Boise State research links Parkinson’s to dopamine restriction

The possibility of regenerating neurons could lead to cure for Parkinson's Disease. | Contributed photo

Boise State scientists have discovered that tremors and motor dysfunction related to Parkinson’s Disease is related to loss of dopaminergic neurons, which produce dopamine. 

Dopamine is essential to movement. It has always been believed that reversing the loss of these neurons was impossible, but based on research in a new paper by Brad Morrison’s research group it could lead to new therapies that allow for regeneration of the neurons that produce dopamine.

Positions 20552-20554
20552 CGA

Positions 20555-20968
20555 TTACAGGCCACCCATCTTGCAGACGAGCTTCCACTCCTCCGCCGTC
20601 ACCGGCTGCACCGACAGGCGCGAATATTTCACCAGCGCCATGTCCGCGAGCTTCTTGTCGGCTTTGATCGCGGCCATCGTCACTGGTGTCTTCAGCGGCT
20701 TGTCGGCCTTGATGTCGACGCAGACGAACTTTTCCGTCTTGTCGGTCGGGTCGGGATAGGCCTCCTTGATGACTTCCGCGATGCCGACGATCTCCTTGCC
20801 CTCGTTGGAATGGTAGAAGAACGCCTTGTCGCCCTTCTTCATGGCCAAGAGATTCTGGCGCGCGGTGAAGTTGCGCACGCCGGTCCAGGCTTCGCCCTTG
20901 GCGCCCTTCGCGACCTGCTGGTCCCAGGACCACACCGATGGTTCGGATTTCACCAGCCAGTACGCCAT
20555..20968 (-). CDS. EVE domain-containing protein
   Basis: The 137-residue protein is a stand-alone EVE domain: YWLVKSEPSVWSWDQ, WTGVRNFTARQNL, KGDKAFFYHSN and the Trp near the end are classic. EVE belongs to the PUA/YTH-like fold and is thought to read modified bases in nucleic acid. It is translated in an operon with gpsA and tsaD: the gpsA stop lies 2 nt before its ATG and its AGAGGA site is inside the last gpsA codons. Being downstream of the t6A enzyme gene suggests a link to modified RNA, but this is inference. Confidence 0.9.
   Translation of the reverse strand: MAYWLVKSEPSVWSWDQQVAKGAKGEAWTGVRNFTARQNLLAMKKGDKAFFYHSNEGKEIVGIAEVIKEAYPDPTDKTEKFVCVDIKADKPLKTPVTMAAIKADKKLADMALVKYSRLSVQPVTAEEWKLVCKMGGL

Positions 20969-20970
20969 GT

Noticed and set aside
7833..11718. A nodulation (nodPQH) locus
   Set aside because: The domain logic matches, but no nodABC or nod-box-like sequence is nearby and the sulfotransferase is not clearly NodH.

Morrison based his research on a hypothesis that Parkinson’s Disease creates a condition in which the regeneration of these particular neurons is blocked, effectively causing the progression of the disease. Based on research studies with stem cells, as well as laboratory observation of inflammatory response in a mouse model, indications are that swelling and inflammation may be the source of blockage.

After removing a gene identified by tracing lineage of these neurons using recombinant DNA technology, Morrison noted implications that the dopaminergic neurons must be replenished by stem cells. 

Further studies could identify ways to treat and even reverse Parkinson’s Disease, which is also the second most common neurodegenerative disease faced today.

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Boise State University 1910 University Drive Boise, ID 83725

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